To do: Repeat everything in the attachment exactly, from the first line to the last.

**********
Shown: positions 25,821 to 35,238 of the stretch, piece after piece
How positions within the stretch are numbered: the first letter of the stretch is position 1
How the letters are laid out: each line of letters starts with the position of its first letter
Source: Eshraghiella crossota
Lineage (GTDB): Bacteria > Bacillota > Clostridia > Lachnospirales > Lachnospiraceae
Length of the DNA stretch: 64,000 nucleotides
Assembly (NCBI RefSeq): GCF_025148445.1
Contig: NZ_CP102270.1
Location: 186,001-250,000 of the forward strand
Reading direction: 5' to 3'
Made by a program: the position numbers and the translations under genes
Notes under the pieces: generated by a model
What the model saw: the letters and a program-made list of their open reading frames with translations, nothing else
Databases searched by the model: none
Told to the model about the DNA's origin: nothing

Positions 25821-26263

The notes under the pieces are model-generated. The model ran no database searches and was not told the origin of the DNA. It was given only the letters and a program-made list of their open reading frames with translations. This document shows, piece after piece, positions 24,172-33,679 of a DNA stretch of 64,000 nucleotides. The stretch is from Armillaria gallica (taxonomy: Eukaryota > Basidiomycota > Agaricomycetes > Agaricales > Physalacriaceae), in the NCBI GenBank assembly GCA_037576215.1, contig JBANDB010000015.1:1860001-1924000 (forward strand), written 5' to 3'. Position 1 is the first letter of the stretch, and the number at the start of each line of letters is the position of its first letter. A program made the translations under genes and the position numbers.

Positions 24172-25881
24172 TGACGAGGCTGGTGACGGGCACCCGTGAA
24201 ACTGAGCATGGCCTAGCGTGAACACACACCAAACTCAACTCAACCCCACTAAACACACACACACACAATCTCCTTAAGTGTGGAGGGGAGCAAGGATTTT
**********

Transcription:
Shown: positions 25,821 to 35,238 of the stretch, piece after piece
How positions within the stretch are numbered: the first letter of the stretch is position 1
How the letters are laid out: each line of letters starts with the position of its first letter
Source: Eshraghiella crossota
Lineage (GTDB): Bacteria > Bacillota > Clostridia > Lachnospirales > Lachnospiraceae
Length of the DNA stretch: 64,000 nucleotides
Assembly (NCBI RefSeq): GCF_025148445.1
Contig: NZ_CP102270.1
Location: 186,001-250,000 of the forward strand
Reading direction: 5' to 3'
Made by a program: the position numbers and the translations under genes
Notes under the pieces: generated by a model
What the model saw: the letters and a program-made list of their open reading frames with translations, nothing else
Databases searched by the model: none
Told to the model about the DNA's origin: nothing

Positions 25821-26263

The notes under the pieces are model-generated. The model ran no database searches and was not told the origin of the DNA. It was given only the letters and a program-made list of their open reading frames with translations. This document shows, piece after piece, positions 24,172-33,679 of a DNA stretch of 64,000 nucleotides. The stretch is from Armillaria gallica (taxonomy: Eukaryota > Basidiomycota > Agaricomycetes > Agaricales > Physalacriaceae), in the NCBI GenBank assembly GCA_037576215.1, contig JBANDB010000015.1:1860001-1924000 (forward strand), written 5' to 3'. Position 1 is the first letter of the stretch, and the number at the start of each line of letters is the position of its first letter. A program made the translations under genes and the position numbers.

Positions 24172-25881
24172 TGACGAGGCTGGTGACGGGCACCCGTGAA
24201 ACTGAGCATGGCCTAGCGTGAACACACACCAAACTCAACTCAACCCCACTAAACACACACACACACAATCTCCTTAAGTGTGGAGGGGAGCAAGGATTTT